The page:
A lot has happened around the NHL this summer and it's interesting to look at how certain things have changed. In particular, I've been intrigued by what has gone on with goaltenders. It certainly appears as if we are entering a new phase in how teams view the position from the perspective of slotting goalie salaries in the cap era.
The NHL's hard salary cap is the obvious first dynamic at work here. How much money can a team afford to sink into one position? The Montreal Canadiens opted to trade playoff hero
Yet, those are the realities of the marketplace for puck-stoppers. In an uncapped world, maybe the Habs hold onto Halak and Price, or at least have more leverage for a trade because there wouldn't be the sense that they had to move one or the other. In Niemi's case, he is just one of several cap-casualties in Chicago -- a summer that GM
Mind you, there are still big goalie contracts on the books, led by
When Brodeur and the Devils lose in the first round of the playoffs for the third successive season and the Blackhawks prevail with a rookie like Niemi, the guys holding the purse strings are going to reevaluate their cash position in the crease. Since the lockout, the championship goaltenders have been Ward and Niemi as rookies, veteran
The last five years have seen the game ramp up speed on attack, with more movement away from the puck as it nears the crease. Goaltenders have to contend with more quality chances than they did during the "dead puck" era (pre-2005). Remember the days of zero tolerance for crease violations when the league seemed to spend more time reviewing plays that led to goals being removed from the scoreboard? Those days are gone, thankfully. So, too, are the smiles from the goalies' faces because lateral attack strategies are back in the game. Moving side-to-side to make a save is tougher than handling everything straight on and it leaves a goalie more exposed and prone as he slides in butterfly to make a save.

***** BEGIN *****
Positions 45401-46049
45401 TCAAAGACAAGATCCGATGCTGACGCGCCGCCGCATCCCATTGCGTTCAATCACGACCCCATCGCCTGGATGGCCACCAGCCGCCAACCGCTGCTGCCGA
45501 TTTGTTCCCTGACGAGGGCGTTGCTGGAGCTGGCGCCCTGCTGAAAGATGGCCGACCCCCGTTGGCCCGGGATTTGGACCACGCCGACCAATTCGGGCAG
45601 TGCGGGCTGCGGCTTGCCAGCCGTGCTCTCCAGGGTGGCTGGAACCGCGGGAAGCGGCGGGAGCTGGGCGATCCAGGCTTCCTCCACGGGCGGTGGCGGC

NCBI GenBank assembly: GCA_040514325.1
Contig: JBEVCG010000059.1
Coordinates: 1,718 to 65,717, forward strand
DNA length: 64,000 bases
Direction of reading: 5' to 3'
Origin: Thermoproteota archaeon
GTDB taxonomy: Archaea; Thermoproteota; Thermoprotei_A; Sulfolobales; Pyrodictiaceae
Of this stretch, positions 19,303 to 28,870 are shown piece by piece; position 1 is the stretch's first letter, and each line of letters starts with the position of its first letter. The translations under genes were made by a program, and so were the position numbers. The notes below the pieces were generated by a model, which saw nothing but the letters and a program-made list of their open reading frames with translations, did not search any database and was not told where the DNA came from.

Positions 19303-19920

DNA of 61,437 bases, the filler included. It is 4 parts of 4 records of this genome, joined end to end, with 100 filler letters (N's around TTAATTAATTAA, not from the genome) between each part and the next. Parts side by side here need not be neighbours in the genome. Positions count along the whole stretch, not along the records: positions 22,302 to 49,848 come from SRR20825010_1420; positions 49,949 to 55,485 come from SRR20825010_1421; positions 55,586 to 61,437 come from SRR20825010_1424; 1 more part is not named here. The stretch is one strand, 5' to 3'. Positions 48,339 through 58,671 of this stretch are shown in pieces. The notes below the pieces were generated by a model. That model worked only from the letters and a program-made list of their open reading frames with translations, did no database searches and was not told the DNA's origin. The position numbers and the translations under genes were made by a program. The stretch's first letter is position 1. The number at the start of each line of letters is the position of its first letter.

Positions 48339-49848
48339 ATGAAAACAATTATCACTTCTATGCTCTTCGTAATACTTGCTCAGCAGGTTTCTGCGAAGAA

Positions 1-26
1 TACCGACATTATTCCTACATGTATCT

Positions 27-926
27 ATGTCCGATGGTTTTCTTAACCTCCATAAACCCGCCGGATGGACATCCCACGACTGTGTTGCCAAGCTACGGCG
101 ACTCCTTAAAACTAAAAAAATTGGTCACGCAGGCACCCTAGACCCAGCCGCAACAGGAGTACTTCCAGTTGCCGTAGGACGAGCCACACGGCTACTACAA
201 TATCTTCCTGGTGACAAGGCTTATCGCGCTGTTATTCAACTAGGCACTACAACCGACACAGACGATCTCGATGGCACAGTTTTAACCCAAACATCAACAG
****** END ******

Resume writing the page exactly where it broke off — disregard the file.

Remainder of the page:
Locking so much money into one player -- who is at a higher risk of injury than at any time over the past 15 years -- requires extra thought. And I'm not talking about injury due to contact. More the back, hip, knee and ankle ailments that seem chronic when you combine today's butterfly style of play with the mode of offense emerging these days. Luongo, Ward, Fleury and Backstrom all missed time due to injury this past season. No one, though, symbolizes the economic risk of salary loading in goal than
Since then, long-tern deals have become all the rage as a means of manipulating the salary cap. But peril remains in investing so much in one player at one position where recent history seems to show that building a robust team with a mobile blueline is the best way to go. It need only be backed by solid rather than star-studded goaltending. And make no mistake: DiPietro was a star. Now he remains a question mark despite the guarantees of term and his $4.5 million salary this season. He is working on his leg strength conditioning as he prepares for camp. He says he is ready to go, but truly no one knows. The Islanders will wait and see and can only take DiPietro's say-so as to how he feels.
It's too bad for DiPietro, and the Islanders because they are a young team on the rise. He was supposed to be at the center of it. He still might be. But maybe not. And that's why the emphasis on the man in the crease is shifting.